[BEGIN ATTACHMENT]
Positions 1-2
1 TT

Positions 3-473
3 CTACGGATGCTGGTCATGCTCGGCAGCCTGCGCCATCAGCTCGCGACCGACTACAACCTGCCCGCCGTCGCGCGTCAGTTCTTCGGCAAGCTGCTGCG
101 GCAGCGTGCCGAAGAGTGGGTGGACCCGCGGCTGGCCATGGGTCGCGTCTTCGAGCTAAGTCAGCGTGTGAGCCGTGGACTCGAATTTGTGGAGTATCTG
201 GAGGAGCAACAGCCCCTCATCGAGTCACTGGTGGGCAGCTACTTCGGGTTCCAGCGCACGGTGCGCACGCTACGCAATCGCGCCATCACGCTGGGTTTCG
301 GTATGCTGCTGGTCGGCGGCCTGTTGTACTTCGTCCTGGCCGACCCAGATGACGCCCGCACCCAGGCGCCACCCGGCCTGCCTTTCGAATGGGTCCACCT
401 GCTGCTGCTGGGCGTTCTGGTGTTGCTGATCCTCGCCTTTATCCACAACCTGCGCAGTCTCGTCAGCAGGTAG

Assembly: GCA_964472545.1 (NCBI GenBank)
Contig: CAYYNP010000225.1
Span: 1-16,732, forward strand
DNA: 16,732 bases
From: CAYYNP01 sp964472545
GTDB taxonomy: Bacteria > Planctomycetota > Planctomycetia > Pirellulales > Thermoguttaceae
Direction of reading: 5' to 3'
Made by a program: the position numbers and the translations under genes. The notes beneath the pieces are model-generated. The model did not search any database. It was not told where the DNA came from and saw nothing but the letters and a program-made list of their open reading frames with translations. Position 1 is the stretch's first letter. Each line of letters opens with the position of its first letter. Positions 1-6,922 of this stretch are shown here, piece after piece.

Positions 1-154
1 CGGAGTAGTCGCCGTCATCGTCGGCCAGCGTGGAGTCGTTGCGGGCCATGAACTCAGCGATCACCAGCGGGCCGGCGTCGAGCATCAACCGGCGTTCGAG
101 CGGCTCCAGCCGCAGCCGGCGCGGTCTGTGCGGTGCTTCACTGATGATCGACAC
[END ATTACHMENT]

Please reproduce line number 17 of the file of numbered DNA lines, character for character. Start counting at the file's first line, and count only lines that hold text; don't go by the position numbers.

Positions 1-154